I will conclude with some eye-candy specially added for my friend Swooze, who likes this quilt.  I happened to have it on display in my staircase, so I took some extra photos of it.  This is called 'The Neighbourhood' and is one I put together at least 10 years ago using blocks from an online themed swap.  I was trying to arrange the blocks on a design wall, and by a trick of the eye realised that I had perspective due to the differing size of the houses.  I unpicked the houses from their backgrounds and blended them all together into a picture quilt using extra bits of 'bush', 'sky', 'trees' etc. to fill in the gaps.  I like this one.  The house at the bottom left corner is my original block, all the others were made by the participants.

P.S. Speaking of change, the previously freezing weather leaped up to 15 degrees Celsius yesterday, which was too warm even for me to wear woolly hats or gloves.  Bizarre weather.

Saturday, 11 February 2012


The UK is in the grip of a Siberian deep freeze, and even here down near London it is hovering around freezing during the day. It's been very cold for about a week now, and we've had a dusting of snow twice: about four inches the first time, but only about an inch and a half on Friday.

This is what our garden looked like on Friday.  So I've been wearing layers of woollens to and from work, gloves inside mittens, legwarmers etc.  Our house is fairly warm but I still feel chilled some of the time and am wrapping up in quilts while I watch TV.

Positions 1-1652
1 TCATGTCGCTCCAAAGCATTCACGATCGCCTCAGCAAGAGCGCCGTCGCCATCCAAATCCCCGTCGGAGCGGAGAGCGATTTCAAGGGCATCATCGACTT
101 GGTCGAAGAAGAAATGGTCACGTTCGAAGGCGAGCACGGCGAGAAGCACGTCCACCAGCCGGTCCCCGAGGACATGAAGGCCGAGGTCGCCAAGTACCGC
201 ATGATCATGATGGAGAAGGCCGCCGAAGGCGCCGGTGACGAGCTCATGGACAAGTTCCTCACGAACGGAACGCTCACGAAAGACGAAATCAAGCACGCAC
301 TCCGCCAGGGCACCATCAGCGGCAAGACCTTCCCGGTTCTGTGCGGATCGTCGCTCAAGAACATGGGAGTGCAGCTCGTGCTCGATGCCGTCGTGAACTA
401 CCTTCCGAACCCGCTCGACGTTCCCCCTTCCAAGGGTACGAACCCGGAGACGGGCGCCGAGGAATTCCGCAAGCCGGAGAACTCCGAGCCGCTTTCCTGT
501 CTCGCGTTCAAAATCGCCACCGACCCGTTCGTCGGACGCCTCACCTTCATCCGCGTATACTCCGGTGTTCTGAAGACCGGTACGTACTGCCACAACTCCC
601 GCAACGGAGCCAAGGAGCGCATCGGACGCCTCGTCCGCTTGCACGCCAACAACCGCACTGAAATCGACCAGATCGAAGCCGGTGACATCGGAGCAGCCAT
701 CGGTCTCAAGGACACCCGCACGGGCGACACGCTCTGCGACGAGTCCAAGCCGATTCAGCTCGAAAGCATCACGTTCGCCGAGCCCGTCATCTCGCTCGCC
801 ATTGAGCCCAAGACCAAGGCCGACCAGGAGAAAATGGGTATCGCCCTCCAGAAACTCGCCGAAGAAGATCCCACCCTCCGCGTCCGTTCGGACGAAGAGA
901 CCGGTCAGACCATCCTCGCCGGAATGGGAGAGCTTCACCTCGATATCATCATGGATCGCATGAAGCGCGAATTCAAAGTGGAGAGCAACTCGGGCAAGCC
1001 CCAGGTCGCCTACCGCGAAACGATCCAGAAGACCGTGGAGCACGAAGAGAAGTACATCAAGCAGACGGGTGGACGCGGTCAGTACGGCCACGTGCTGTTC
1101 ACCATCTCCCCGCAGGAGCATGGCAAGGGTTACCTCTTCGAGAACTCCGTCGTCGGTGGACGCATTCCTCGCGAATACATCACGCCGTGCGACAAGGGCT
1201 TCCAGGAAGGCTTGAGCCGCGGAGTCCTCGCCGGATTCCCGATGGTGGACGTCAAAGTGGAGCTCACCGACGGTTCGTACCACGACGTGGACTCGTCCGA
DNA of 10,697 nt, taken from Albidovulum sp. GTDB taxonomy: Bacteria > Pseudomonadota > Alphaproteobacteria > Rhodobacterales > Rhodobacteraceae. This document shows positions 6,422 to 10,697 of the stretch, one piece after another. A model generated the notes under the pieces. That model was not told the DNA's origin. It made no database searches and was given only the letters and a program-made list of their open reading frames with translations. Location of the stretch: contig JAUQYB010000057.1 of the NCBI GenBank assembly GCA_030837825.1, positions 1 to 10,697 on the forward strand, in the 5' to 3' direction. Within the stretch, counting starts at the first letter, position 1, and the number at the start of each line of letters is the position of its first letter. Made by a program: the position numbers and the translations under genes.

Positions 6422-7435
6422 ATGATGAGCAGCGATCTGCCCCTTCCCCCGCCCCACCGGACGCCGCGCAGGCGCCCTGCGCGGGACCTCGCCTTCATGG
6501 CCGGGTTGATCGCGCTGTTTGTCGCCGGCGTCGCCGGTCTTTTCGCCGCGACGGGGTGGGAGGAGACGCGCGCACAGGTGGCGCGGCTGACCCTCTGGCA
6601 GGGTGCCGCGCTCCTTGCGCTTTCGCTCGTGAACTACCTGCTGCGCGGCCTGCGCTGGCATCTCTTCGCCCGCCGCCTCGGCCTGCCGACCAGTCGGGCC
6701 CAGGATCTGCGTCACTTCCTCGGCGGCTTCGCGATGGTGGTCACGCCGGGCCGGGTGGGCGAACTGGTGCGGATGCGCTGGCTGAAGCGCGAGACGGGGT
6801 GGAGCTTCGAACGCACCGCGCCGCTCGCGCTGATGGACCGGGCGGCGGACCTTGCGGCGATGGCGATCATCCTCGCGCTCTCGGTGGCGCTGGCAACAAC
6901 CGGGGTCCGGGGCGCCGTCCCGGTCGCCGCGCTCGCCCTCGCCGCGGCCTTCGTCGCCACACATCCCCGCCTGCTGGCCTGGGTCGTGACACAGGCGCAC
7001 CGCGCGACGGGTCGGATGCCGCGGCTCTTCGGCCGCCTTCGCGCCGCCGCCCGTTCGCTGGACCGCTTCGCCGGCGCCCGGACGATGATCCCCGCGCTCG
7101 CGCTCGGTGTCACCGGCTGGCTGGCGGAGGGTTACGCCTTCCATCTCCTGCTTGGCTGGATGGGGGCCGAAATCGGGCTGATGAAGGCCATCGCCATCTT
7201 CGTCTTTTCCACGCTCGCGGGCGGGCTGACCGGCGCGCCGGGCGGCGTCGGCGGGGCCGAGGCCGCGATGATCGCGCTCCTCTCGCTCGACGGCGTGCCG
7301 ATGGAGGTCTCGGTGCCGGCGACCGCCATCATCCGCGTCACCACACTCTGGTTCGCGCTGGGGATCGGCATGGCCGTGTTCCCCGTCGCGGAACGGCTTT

I knocked off another 'Cowl at the Moon' out of the Debbie Bliss Fez that I bought online.  These cowls are so wonderful that I am living in them every day - they solve the whole problem of endlessly arranging a scarf to block out all cold drafts down the neck, and fit smoothly under a coat.  I might even knit a third one out of the Knitpicks Sierra that I have left. In fact, I'm wearing one right now as I blog, which is keeping my neck warm.

I finished piecing the centre of my Kaffe Fassett Snowball Quilt.  I am pleased with it but unfortunately I have the perfect blue & white toile fabric for a border but not enough of the toile.  I spent ages searching online but toile fabric seems out of fashion at the moment, so perhaps I am going to have to improvise with what I have.

I finally got around to blocking the strip of sideways knitting that I did on my knitting machine, which will be the body of the Cabled Yoke sleeveless pullover.  Now I am picking up stitches along one edge to knit a row of garter stitch then cast off again - this will be the top edge that I seam to the yoke.

Despite the cold weather, it has been gloriously sunny.  DH and I ventured out today to enjoy an afternoon at the antique shops.  We went to The Swan at Tetworth, a rambling ex-medieval inn with about 80 dealers, where I found this lovely two-cup teaset in Aynsley China.  It's some kind of chintz pattern but I can't find it online, but the backing mark dates it to likely the late 1930s.
I love chintz china and if I won the lottery then I would collect loads of it.

There is a discount book store near Waterloo Station that I check regularly, as they often get knitting books in cheaply.  I found this book "Knitted Socks East and West" by Judy Sumner this week.  The sock patterns are based on stitch patterns found in Japanese stitch dictionaries, and there are some really interesting architectural patterns in it.  I particularly like 'Kaiso' which is a lace pattern separated by garter ridges, so I might have a go at that one next.